In economics, market structure (also known as market form) describes the state of a market with respect to competition.
Most market forms given below talk about a homogeneous product. This simply means that they all make the same thing. They simply want to get the cheapest one, since all kinds of sugars (or soaps) look the same anyway.
The major market forms are:
- Perfect competition: there are many numbers of buyers as well as many numbers of sellers, all the producers sell the homogeneous product and price remains unchanged
- Monopolistic competition, also called competitive market: there are a large number of independent firms. Each firm has a very small proportion of the market share.
- Oligopoly: A market is dominated by a small number of firms which own more than 40% of the market share.
- Oligopsony: A market dominated by many sellers and a few buyers.
- Monopoly: There is only one seller and many number of buyers.
- Natural monopoly: A monopoly in which economies of scale cause efficiency to increase continuously with the size of the firm.
- Monopsony: There is only one buyer in the market.
The imperfectly competitive structure is quite identical to the realistic market conditions where some monopolistic competitors, monopolists, oligopolists, and duopolists exist and dominate the market conditions.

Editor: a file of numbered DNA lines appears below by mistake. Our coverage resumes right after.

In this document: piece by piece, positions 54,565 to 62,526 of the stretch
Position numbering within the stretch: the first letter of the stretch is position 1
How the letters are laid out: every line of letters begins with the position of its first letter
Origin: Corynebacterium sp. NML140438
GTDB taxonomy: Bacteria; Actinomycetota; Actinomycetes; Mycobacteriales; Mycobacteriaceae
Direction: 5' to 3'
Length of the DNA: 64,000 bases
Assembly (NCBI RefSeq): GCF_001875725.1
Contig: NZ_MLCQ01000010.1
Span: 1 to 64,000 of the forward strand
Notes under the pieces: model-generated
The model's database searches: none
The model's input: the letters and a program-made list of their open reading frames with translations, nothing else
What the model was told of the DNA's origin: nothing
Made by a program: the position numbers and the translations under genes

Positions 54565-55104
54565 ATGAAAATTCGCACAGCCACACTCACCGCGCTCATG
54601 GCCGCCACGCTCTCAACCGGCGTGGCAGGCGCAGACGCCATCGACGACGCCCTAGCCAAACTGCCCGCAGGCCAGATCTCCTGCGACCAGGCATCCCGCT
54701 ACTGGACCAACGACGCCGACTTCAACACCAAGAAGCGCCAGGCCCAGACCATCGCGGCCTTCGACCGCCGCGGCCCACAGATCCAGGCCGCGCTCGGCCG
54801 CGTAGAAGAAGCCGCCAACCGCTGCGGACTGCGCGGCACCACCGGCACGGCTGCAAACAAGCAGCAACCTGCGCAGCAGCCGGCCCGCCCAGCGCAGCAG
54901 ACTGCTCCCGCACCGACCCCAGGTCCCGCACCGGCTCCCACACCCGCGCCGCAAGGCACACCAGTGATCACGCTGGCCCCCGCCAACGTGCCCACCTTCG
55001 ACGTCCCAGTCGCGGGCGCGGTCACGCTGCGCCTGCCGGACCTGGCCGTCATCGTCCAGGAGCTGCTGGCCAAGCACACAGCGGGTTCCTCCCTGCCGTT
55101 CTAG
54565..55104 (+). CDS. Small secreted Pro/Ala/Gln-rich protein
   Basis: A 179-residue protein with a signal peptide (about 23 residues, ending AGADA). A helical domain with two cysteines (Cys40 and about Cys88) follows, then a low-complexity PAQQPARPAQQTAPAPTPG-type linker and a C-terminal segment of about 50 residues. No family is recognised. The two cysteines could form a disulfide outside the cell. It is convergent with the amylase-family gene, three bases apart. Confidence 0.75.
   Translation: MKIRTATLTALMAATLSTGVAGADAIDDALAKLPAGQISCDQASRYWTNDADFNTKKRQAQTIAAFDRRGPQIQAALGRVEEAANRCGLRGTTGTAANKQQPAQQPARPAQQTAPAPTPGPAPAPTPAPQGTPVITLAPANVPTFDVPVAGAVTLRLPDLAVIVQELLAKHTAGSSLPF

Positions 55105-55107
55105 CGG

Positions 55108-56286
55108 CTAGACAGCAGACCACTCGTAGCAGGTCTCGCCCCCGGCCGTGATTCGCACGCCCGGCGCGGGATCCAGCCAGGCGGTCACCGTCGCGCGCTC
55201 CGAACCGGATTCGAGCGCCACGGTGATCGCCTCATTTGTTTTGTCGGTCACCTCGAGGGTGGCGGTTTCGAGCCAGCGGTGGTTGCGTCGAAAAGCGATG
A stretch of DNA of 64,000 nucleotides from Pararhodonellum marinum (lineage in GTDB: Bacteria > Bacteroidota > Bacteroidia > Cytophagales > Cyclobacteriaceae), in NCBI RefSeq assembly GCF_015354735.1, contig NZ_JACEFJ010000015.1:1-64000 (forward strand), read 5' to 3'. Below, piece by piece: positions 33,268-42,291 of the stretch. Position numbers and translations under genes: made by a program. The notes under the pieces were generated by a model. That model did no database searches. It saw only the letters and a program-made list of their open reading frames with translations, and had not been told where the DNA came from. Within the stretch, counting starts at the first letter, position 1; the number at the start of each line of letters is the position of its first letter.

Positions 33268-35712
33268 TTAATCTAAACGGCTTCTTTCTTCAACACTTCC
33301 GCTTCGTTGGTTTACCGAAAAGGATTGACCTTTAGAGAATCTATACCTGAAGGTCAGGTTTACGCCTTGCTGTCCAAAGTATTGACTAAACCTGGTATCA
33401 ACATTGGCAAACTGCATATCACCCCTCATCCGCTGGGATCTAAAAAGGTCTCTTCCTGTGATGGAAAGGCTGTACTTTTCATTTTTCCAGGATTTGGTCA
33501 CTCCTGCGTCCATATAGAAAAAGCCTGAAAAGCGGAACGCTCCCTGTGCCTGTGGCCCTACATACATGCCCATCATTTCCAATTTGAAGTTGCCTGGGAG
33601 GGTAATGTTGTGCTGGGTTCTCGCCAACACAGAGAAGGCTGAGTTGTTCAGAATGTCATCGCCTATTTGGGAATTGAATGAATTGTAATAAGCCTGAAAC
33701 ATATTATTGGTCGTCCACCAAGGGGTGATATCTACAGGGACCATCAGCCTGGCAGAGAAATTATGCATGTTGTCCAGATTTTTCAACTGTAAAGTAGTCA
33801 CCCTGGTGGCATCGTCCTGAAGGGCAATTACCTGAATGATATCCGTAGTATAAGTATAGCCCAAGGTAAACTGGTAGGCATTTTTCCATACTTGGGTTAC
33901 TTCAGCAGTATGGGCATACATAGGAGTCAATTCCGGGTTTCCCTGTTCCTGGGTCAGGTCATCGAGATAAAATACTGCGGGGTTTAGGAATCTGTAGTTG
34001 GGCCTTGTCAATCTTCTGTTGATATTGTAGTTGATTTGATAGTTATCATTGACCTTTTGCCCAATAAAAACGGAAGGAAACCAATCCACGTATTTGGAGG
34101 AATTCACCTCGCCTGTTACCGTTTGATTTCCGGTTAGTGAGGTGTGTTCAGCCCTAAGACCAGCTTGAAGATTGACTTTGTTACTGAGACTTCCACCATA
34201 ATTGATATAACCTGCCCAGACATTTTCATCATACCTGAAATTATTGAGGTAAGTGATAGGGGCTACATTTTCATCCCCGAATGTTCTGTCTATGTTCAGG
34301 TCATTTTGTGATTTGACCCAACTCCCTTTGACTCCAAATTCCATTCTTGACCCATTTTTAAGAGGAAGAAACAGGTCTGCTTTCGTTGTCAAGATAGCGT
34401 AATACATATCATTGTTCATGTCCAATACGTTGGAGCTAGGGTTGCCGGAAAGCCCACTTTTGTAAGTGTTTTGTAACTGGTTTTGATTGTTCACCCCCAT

These somewhat abstract concerns usually determine some but not all details of a specific concrete market system where buyers and sellers actually meet and commit to trade.
|Market Structure||Seller Entry Barriers||Seller Number||Buyer Entry Barriers||Buyer Number|
The correct sequence of the market structure from most to least competitive is perfect competition, imperfect competition, oligopoly, and pure monopoly.
The main criteria by which one can distinguish between different market structures are: the number and size of producers and consumers in the market, the type of goods and services being traded, and the degree to which information can flow freely.
Related pages[change | change source]
- Constitutional economics
- Political economy
- Industrial organization
Other websites[change | change source]
- Microeconomics Archived 2006-04-18 at the Wayback Machine by Elmer G. Wiens: Online Interactive Models of Oligopoly, Differentiated Oligopoly, and Monopolistic Competition